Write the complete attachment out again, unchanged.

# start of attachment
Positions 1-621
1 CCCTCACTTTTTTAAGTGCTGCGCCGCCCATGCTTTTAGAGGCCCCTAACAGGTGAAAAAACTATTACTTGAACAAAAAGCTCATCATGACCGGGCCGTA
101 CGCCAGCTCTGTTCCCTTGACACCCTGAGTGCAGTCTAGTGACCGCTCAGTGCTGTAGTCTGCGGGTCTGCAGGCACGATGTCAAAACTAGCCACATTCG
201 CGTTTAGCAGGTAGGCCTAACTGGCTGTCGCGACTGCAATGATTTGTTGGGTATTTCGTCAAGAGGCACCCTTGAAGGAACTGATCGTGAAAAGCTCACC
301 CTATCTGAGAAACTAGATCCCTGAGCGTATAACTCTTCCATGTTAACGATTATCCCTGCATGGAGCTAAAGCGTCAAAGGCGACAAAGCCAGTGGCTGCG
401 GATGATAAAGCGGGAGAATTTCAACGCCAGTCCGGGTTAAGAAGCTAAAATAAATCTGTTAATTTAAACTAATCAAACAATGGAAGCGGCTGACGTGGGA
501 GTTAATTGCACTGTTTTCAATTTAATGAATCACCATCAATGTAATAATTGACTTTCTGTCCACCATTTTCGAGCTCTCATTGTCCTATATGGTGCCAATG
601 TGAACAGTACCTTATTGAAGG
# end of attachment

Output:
Positions 1-621
1 CCCTCACTTTTTTAAGTGCTGCGCCGCCCATGCTTTTAGAGGCCCCTAACAGGTGAAAAAACTATTACTTGAACAAAAAGCTCATCATGACCGGGCCGTA
101 CGCCAGCTCTGTTCCCTTGACACCCTGAGTGCAGTCTAGTGACCGCTCAGTGCTGTAGTCTGCGGGTCTGCAGGCACGATGTCAAAACTAGCCACATTCG
201 CGTTTAGCAGGTAGGCCTAACTGGCTGTCGCGACTGCAATGATTTGTTGGGTATTTCGTCAAGAGGCACCCTTGAAGGAACTGATCGTGAAAAGCTCACC
301 CTATCTGAGAAACTAGATCCCTGAGCGTATAACTCTTCCATGTTAACGATTATCCCTGCATGGAGCTAAAGCGTCAAAGGCGACAAAGCCAGTGGCTGCG
401 GATGATAAAGCGGGAGAATTTCAACGCCAGTCCGGGTTAAGAAGCTAAAATAAATCTGTTAATTTAAACTAATCAAACAATGGAAGCGGCTGACGTGGGA
501 GTTAATTGCACTGTTTTCAATTTAATGAATCACCATCAATGTAATAATTGACTTTCTGTCCACCATTTTCGAGCTCTCATTGTCCTATATGGTGCCAATG
601 TGAACAGTACCTTATTGAAGG